Great Horned Owl, Barred Owl, Yellow-breasted Chat, Summer Tanager, Scarlet Tanager, Eastern Bluebird, Pileated Woodpecker, American Woodcock, Common Nighthawk, Yellow-throated Warbler, Yellow Warbler, Common Yellowthroat, Louisiana Waterthrush, Eastern Phoebe, Baltimore Oriole, Orchard Oriole, Brown Thrasher, Eastern Meadowlark, Eastern Kingbird, Wood Duck, Eastern Towhee, Northern Mockingbird, Red-tailed Hawk, Carolina Wren, House Wren, Tree Swallow, Barn Swallow, Northern Rough-winged Swallow, Purple Martin, Indigo Bunting, Red-eyed Vireo, White-eyed Vireo, Warbling Vireo, Yellow-throated Vireo, Pied-billed Grebe, Cedar Waxwing, Blue-gray Gnatcatcher, Great Blue Heron, and Green Heron.
Pileated Woodpecker, Red-tailed Hawk, Cooper’s Hawk, Eastern Bluebird, White-throated Sparrow, Swainson’s Thrush, Hermit Thrush, Cedar Waxwing, Brown Thrasher, Northern Mockingbird, Blue-gray Gnatcatcher, Carolina Wren, Brown Creeper, Yellow-bellied Sapsucker, Eastern Towhee, Golden-crowned and Ruby-crowned Kinglets, and migrant warblers and waterfowl.
About Highbanks Metro Park
Highbanks is appropriately named for its massive 100-foot high shale bluffs that tower over the Olentangy State Scenic River. Tributary streams cutting across the bluff have created a number of deep ravines extending into the eastern part of the park. Ohio and Olentangy shales, often containing outstanding examples of large concretions, are exposed on the bluff face and sides of the ravines. This area has been designated a National Natural Landmark.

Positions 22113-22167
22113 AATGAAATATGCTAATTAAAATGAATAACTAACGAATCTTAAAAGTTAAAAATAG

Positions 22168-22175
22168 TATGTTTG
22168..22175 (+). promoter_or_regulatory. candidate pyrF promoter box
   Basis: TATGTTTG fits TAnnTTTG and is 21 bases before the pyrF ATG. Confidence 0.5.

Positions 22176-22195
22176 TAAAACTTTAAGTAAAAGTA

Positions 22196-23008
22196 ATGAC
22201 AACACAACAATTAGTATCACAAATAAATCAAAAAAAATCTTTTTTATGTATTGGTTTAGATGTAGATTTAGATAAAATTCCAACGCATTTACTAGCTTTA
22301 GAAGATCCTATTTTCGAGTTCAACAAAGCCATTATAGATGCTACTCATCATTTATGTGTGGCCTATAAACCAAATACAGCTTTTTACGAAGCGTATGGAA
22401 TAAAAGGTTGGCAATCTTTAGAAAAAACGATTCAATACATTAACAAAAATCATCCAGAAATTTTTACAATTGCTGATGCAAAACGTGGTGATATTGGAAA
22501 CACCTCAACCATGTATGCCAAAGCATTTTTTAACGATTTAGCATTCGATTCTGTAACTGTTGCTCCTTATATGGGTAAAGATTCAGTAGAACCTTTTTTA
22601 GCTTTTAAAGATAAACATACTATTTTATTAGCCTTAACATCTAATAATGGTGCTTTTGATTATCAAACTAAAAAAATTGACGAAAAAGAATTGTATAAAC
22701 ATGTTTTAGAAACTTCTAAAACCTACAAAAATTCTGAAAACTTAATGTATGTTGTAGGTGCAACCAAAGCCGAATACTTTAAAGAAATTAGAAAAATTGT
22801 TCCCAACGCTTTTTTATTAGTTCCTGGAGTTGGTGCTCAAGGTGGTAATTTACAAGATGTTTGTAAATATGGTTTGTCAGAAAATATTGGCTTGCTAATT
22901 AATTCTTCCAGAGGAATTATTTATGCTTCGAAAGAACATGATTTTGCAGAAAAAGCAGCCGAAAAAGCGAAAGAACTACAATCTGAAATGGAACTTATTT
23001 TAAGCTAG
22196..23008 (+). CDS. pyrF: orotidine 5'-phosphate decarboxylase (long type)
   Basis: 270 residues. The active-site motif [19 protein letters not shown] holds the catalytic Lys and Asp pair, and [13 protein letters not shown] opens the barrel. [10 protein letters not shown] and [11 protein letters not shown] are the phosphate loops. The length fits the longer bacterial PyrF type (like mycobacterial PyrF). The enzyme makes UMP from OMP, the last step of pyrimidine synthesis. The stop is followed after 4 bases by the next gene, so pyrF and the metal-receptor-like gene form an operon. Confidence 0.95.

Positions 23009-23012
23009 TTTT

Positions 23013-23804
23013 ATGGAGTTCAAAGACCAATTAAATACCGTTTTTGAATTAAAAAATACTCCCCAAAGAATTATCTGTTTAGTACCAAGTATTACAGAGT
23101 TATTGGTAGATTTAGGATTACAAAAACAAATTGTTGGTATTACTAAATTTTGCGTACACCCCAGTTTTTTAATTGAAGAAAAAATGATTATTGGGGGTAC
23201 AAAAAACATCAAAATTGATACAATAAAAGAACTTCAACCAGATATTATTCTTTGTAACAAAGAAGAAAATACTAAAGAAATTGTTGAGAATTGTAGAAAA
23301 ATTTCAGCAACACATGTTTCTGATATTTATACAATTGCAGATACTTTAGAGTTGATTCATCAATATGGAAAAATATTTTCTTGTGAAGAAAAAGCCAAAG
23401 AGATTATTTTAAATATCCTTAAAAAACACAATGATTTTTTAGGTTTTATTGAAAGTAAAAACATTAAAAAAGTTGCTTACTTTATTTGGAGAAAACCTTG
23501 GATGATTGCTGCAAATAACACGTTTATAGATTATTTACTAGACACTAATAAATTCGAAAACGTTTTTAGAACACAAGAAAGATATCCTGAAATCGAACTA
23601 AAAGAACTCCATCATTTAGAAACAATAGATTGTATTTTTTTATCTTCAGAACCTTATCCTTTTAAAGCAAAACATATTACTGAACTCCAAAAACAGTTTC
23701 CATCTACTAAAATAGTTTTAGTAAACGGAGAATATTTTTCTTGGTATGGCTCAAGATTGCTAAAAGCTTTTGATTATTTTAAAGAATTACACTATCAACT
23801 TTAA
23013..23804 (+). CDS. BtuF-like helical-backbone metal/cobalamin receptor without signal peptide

Visitors will see outstanding examples of oak-hickory, beech-maple, and floodplain hardwood forests as they hike the park’s 11 miles of trails. Highbanks is also rich in Native American history. The park contains two Adena Indian burial mounds and a prehistoric earthwork.
From Highbanks Metro Park webpage
Hutchins Preserve is situated on 100-foot high bluffs overlooking the Olentangy State Scenic River in Delaware County. These massive cliffs are comprised mostly of Devonian-age Ohio black shale along with some Olentangy shale. An oak-hickory woodlands community dominates the drier ridge tops giving way to beech-maple further away from the bluffs. The preserve features 45 tree, 22 shrub, and 144 herbaceous species. A large semi-circular earthwork attributed to the Late Woodland people (Cole culture) and designated as a National Historic Landmark is located within the preserve.
The preserve is owned and managed by the Columbus/Franklin County metropolitan parks system.
From Hutchins (Highbanks) State Nature Preserve webpage
Restrooms at locations identified on Highbanks Metro Park map.